Citation

Lech, M.E., Raymond, O.L. & Wyborn, L.A.I., 2003. Potential applications in baseline geochemical data for Geoscience Australia - a report of findings from a pilot study. Record  2003/008. Geoscience Australia, Canberra.

Abstract

Australia's geochemical environment affects our well-being. It directly affects public health, agriculture and mining activities, yet nation-wide geochemical surveys such as conducted in the United Kingdom, Wales and China are yet to be established in Australia. To obtain the most information from geochemical data, appropriate methodologies to analyse the data are essential. This report investigates the use of various methodologies for the assessment and integration of whole-rock geochemical data at regional and local scales. A broad-scale regional study conducted over southeastern Australia, mainly focused on NSW and Victoria, whilst the other was a more specific study conducted over the Bathurst 1:250,000 map sheet area. Regional scale studies have low sample densities and the possibility of sampling bias being incorporated and intensified during data analysis across large areas are high. However, regional scale mapping is a low cost, time efficient way of identifying broad trends and smaller target areas. Accordingly, the methods used on regional data are quick and easy with relatively little data preparation. Mineral occurrence densities were created and concentrations of uranium, lead, zinc, gold and arsenic were overlaid to identify anomalous values. Hot spots for these elements often corresponded to mining districts. However, the analysis highlighted that some anomalous samples related to local mineralisation and should have been removed from the analysis. The Bathurst study area had a higher sample density so more comprehensive analysis was possible. Statistical analysis was conducted which identified spurious data that were then removed from the dataset. The geochemical points were validated to ensure that they were in the correct geological polygon and hence there was a higher confidence in the data than in the regional scale study. The geochemical values were averaged across like geological polygons and trends of elemental concentrations in rock types became apparent. This was important as it allowed the geochemistry to be viewed in its geological context. Both studies indicated that existing whole-rock geochemical data is inappropriate for baseline geochemical surveying due to sample biases associated with the data. It does, however, identify methods that can be applied to the more appropriate data. The studies identified the need for conducting a nation-wide baseline geochemical survey. Benefits of such a survey would include a raised awareness of public health, agricultural, environmental and land use issues, as well as helping to identify mineral resource targets. It is recognised that determining high concentrations of elements is not in itself sufficient as high background concentrations may not lead to the formation of an ore deposit, nor be detrimental to human and animal health. An assessment of bioavailability is critical because elements may occur in stable compounds within the environment hence will not pose a health risk, no matter how high their concentrations. As a follow-on from this study, assessment of element bioavailability is an important step.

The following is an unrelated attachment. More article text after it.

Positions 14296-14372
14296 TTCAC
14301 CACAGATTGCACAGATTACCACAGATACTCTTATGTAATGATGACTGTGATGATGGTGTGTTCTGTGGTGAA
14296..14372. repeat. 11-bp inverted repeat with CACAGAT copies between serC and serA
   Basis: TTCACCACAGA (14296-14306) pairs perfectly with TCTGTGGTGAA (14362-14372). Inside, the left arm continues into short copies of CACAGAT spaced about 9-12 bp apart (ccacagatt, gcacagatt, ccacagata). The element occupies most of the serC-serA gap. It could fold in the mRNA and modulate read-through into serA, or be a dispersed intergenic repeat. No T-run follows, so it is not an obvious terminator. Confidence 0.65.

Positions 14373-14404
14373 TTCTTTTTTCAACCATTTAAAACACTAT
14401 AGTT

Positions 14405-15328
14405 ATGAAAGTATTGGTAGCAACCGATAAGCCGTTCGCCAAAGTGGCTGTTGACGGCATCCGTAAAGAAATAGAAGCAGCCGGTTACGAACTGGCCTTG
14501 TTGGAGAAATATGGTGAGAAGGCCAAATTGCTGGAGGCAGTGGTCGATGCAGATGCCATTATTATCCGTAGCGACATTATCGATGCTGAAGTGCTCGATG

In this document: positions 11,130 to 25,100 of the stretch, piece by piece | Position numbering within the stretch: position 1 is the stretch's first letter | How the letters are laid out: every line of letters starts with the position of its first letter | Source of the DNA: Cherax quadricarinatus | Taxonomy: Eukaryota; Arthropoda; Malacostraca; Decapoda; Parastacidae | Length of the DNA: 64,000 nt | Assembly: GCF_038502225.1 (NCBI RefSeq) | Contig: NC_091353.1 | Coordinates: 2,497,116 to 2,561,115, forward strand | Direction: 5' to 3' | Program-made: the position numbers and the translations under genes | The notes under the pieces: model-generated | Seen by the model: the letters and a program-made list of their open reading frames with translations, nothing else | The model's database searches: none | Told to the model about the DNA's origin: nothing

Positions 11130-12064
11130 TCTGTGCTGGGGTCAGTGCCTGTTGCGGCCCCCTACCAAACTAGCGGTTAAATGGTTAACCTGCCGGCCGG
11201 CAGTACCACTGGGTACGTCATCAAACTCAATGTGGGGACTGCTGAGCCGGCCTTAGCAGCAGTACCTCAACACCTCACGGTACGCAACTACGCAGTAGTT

Google map showing geographic bounding box with values North bound -10.0 East bound 155.0 West bound 115.0 South bound -50.0
Downloads
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please contact the Geoscience Australia Sales Centre via:

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Product Type/Sub Type

dataset - GA Publication - Record

Constraints

license
Creative Commons Attribution 3.0 Australia Licence

IP Owner

Commonwealth of Australia (Geoscience Australia)

Author(s)

Date (publication)

2003

Product Type

dataset

Topic Category

geoscientificInformation

Keywords

GA Publication
Record
geohealth
geoscience
geochemistry
geoscience databases
Earth Sciences

Resource Language

English

Resource Character Set

utf8

Resource Security Classification

unclassified

Geographic Extent

North bound
-10.0
East bound
155.0
West bound
115.0
South bound
-50.0

Lineage

Unknown

Digital Transfer Options

onLine

DISTRIBUTION Format

pdf

Distributor

Role
distributor
Organisation Name
Geoscience Australia
City
Canberra
Administrative Area
ACT
Postal Code
2601
Country
Australia
Email Address

Metadata File Identifier

a05f7892-b7b2-7506-e044-00144fdd4fa6

Metadata Standard Name

ANZLIC Metadata Profile: An Australian/New Zealand Profile of AS/NZS ISO 19115:2005, Geographic information - Metadata

Metadata Standard Version

1.1

Metadata Date Stamp

2002-05-21

METADATA SECURITY CLASSIFICATION

unclassified

Metadata Contact

Role
pointOfContact
Organisation Name
Geoscience Australia
City
Canberra
Administrative Area
ACT
Postal Code
2601
Country
Australia
Email Address
Downloads
For information on acquiring this product,
please contact the Geoscience Australia Sales Centre via:

fax:
+61 2 6249 9960; or
phone:
1800 800 173 (within Australia);
 
+61 2 6249 9966 (outside Australia).

Please note that support hours are 9 am to 5 pm weekdays